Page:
When I reflect on those who made a difference in my growing up…I always want to know what memories our own children and youth will reflect on  when they are adults.  What will they long for?  What will they desire for their own children? What will they say that they learned in this church community? This year Paula has been seeking mentors for a new confirmation program.  Will our youth remember their Confirmation Class and the adult mentor that they had?  Will they talk about their church camp memories playing capture the flag or the swimming pool games?  Will they remember about sharing Sunday morning worship at camp and the role they played in acting out the fishing story by using an old laundry basket for a boat?  Will they remember the annual Christmas Plays and what role they acted?  Will E.J. remember how proud this community was when he played on Sunday morning? Will Josephine remember how touched we were by her Earth Day sermon?  How do we rank ourselves as a community concerned about raising up our children?  Are we satisfied?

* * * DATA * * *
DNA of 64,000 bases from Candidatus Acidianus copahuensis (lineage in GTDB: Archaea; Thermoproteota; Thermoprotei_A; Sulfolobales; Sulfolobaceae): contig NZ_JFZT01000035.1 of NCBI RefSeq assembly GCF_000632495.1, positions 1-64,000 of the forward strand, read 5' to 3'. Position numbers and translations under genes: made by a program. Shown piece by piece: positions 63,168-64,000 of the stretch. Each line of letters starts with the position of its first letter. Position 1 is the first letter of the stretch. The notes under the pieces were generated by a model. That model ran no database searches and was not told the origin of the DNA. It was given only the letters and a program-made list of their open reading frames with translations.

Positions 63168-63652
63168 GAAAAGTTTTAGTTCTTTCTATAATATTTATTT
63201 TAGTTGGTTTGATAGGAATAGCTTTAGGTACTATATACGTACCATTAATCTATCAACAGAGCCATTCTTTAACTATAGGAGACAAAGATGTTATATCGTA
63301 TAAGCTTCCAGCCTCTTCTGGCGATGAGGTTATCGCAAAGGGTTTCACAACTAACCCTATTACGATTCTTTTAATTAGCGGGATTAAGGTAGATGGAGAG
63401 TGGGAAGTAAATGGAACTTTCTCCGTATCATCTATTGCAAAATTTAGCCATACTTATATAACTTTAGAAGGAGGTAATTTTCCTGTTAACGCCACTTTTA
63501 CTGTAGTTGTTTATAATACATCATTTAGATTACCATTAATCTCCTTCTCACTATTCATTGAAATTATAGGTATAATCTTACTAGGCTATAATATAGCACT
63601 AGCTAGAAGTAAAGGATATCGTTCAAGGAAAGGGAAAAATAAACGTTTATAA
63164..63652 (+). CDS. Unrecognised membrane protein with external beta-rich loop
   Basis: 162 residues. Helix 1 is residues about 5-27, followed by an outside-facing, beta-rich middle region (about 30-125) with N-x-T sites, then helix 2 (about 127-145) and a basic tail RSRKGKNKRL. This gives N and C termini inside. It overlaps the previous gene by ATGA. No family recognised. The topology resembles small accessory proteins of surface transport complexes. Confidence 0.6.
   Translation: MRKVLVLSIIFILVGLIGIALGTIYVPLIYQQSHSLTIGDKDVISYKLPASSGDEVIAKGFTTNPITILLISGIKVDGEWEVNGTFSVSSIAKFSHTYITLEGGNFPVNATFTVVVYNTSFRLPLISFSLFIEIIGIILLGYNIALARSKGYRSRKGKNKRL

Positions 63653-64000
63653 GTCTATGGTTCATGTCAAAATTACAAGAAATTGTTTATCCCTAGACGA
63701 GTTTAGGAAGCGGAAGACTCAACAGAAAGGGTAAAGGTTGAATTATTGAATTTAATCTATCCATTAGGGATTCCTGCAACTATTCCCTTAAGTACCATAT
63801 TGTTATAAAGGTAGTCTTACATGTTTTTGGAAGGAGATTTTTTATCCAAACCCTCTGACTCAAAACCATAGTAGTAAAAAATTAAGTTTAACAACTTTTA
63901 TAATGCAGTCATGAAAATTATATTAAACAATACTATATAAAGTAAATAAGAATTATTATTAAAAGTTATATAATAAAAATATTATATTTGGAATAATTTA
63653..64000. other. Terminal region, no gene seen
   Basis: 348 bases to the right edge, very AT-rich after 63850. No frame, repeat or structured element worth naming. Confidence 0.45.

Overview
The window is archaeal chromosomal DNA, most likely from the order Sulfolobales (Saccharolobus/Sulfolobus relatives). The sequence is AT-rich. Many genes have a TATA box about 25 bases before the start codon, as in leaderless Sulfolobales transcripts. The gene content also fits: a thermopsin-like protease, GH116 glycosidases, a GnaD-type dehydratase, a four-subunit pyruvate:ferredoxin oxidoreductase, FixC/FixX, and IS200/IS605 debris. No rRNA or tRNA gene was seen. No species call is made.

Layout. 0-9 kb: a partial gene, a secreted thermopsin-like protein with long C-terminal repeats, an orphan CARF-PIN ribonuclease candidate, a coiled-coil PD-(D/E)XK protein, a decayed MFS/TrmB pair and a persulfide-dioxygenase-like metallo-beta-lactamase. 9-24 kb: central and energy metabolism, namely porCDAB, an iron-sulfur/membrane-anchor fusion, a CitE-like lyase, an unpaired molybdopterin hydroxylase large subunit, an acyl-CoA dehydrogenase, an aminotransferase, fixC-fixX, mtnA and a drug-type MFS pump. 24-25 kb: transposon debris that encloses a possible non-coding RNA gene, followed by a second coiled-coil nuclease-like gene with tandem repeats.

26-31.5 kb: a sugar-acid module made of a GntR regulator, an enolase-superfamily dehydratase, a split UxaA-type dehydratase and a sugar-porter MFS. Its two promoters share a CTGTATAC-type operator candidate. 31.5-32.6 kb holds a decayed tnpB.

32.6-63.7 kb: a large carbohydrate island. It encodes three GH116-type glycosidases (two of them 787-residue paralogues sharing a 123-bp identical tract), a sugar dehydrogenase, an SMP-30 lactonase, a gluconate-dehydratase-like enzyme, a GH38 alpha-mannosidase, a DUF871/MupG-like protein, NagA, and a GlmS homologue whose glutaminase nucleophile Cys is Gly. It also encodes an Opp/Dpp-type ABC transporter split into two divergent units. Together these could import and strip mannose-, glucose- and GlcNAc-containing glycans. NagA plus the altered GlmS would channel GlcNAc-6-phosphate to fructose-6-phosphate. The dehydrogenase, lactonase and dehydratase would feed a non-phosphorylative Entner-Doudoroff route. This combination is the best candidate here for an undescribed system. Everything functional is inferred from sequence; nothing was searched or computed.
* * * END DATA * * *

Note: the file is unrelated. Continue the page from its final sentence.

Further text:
Next Sunday, SOU students will be filing down Siskiyou Blvd. headed for businesses carrying their “passports” to be signed…We are ready to be one of their stops. The Parish Life Committee said “yes” to setting up a welcome table and offering our church stamp.  How might we offer some hospitality as they seek to have our stamp placed on their passport?  This is a “being” opportunity for us.  Who knows what might come out of a welcoming student table.  It gives us an opportunity to connect and perhaps a chance to crack open the possibility of someone daring to walk through our doors.